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Let's talk about depression

I drew this as a personification of my depression during therapy.
I drew this as a personification of my depression during therapy.
Melissa Estes

As many of my loyal readers know, I mostly write about Indianapolis' historical side. But there's much more to my personality than a deep love of history. For many years, I've battled severe depression. So today I'd like to diverge from fun topics and delve a little deeper to discuss a secret topic that was made not-so secret this past week.

Robin Williams' suicide turned a spotlight on mental illness and how many people struggle every day with depression. I'm not sure how much new insight I can bring to the topic, as many opinion pieces, articles, and headlines have beat that horse to death. I would, however, like to offer my own personal experience as a cathartic response to depression and as a way of coming to terms with what happened to a fellow compatriot.

It sneaks up. Honestly, you never see it coming, at least I didn't. You ask yourself, "My life is seemingly great. I've nothing to be sad about. What IS my issue?" The beginning is judgmental that way. Actually, the whole process is judgmental and telling yourself that you're choosing it just makes it needlessly more difficult. You fight against the inevitable until one morning, your husband tells you he can't take you hurting yourself anymore. He wants you to find someone to talk to. You lie there in bed, because the best way to describe your bed is a magnet that pulls you in and refuses to release you. As you continue to hurt yourself, and suicidal ideation plays itself out in your thoughts, you put up a wall with a curtain in front of it. "I'm fine" and "It's totally alright" are said to yourself and to others more than 10 times a day. You might slowing pull the curtain back when you tell someone you trust you're in therapy or that you've been diagnosed with depression. Most of the time, the blank stares and the invalidation leads you to let the curtain fall back down to cover you're solidly constructed brick wall. Better you be the person they *think* you are than to be your true self. You can go home and sleep afterwards.

You start therapy, you see a psychiatrist and you assume you're doing what you can to manage. Sometimes, when you actually think about having "the depression," it seems surreal. This cannot be you, you're not this person. I must be faking it or something. So you stop taking the meds and cut back on sessions with the therapist. Things seem okay and it's self affirming that you knew yourself enough to stop treatment. Then one night, in the wee hours of the morning, you find yourself standing in front of the bathroom medicine cabinet, unwrapping one of your husbands straight razors. As you touch your skin with the cold steel, you look up into the mirror and have no clue who is looking back at you.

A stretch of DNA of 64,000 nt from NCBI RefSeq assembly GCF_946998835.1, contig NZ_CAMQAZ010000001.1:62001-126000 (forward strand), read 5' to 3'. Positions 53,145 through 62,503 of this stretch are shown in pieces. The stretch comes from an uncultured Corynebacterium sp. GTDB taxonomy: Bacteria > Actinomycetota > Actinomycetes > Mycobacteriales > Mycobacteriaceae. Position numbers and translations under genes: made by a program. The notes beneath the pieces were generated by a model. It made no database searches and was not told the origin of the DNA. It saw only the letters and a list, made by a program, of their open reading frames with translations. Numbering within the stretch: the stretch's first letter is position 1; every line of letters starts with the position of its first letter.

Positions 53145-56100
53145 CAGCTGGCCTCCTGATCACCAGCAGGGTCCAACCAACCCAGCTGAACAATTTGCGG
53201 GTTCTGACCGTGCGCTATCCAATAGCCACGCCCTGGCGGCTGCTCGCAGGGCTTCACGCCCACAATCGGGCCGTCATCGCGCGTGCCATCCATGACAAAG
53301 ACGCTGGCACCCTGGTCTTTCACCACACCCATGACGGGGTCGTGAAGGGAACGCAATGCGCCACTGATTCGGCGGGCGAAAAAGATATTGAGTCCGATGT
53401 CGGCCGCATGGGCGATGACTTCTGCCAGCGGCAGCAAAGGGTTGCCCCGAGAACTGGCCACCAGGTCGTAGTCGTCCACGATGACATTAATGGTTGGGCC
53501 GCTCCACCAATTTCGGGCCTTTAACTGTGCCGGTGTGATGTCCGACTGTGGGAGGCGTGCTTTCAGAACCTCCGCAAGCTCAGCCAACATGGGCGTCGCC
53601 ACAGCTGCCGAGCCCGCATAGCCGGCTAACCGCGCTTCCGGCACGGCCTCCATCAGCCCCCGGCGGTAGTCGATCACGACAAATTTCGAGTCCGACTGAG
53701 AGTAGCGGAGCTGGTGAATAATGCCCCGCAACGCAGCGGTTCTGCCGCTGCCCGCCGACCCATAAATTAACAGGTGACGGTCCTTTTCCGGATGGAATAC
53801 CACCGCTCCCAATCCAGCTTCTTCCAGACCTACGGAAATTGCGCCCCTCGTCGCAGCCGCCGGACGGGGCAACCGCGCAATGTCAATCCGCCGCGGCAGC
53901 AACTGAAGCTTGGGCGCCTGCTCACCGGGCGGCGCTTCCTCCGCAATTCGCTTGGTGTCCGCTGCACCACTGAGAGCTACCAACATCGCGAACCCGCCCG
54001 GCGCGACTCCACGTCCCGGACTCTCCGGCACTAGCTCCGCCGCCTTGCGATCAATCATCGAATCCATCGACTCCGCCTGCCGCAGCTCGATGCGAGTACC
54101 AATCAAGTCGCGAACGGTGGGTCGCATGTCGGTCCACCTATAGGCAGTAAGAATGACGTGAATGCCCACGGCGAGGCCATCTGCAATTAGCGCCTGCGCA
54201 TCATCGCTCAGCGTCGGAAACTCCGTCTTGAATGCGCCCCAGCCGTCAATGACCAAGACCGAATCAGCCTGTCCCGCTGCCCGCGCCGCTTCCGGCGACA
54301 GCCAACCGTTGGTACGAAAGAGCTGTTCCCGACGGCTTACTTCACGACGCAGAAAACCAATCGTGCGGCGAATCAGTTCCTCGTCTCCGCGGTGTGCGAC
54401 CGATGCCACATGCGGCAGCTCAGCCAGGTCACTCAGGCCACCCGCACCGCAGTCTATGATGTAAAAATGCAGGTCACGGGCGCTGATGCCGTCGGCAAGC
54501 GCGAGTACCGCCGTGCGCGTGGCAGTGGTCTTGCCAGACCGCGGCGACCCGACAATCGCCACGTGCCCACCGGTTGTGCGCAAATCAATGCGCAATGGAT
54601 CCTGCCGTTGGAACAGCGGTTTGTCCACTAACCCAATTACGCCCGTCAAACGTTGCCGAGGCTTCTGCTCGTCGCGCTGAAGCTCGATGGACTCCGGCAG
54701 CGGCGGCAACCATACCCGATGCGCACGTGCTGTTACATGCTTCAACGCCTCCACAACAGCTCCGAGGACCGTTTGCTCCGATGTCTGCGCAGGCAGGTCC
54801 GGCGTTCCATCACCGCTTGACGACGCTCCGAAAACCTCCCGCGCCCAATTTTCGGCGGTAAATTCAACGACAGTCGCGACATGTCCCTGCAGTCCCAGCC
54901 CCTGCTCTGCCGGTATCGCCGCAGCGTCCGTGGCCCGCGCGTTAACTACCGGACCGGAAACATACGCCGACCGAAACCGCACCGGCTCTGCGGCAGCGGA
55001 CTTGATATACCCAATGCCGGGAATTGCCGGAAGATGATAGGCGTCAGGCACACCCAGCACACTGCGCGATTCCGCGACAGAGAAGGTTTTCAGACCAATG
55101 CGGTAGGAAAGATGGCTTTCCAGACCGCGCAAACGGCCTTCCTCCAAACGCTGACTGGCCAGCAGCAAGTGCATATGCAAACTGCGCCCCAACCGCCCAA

Worthiness is a big component of seeking and attending treatment. If you hate yourself, your body, your thoughts, why would you seek treatment? And when you're talking to someone you trust, maybe just a little bit more than anyone else, and they say, "That's silly! You're the sweetest, funniest person I know! You're worth so much!" It sounds hollow. Personally, I'd rather hear silence than to listen to inane, perfunctory bullshit. And that's the rub, isn't it? You're in such a predicament with depression that nothing you say helps, nothing others say helps, and you come to the realization that maybe, just maybe, you need something else to cope. Some turn to drugs, alcohol, and I...I turned to food and self harm. You feel nothing but shame, guilt, anxiety, circular thoughts, and numbness. So, can't just "seek help" and everything is alright. There's a long, long process that, like Robin unfortunately showed us, sometimes has a crappy ending.

I'm still processing Robin's death with my therapist. People may think it's silly that a mans death, whom I didn't know, would cause me such pain. But, as an article I read the day it happened so APTLY pointed out, "Today I learned that it wasn't that a celebrity died, it was HOW." Robin had struggled for a long time, so have I. Robin had been somewhat open with his demons, so have I. He'd toyed with suicide ideas often, so have I. He once stated that he'd come out the other side, and hearing this, I would let myself plant a seed of hope. But then, when the man that proclaimed to us all to stand firm decided he couldn't take his own advice? It sends a message to all of us that maybe the fight to stay alive everyday is not worth it. That...that is why Robin Williams' death was a big deal to a woman in Indianapolis.

So as not to end this article on such a negative note, I'm working on things. My depression is no where near handled. I have made steps in the right direction, however. I'm seeing two therapists a week and am employing other holistic techniques. It's a long, hard I wish was more sparsely populated. There are far too many sufferers out there. But I think all of us, and those that love us, can change the stereotype and slash the silence on this pervasive issue. There's hope.

Here is an article about one writer's battle with depression. She gives a list of some of the things that help her through her tough times.

Also, if you need assistance NOW, here are some Indiana suicide prevention hotlines to call. The National Hotline is: 1-800-273-8255.

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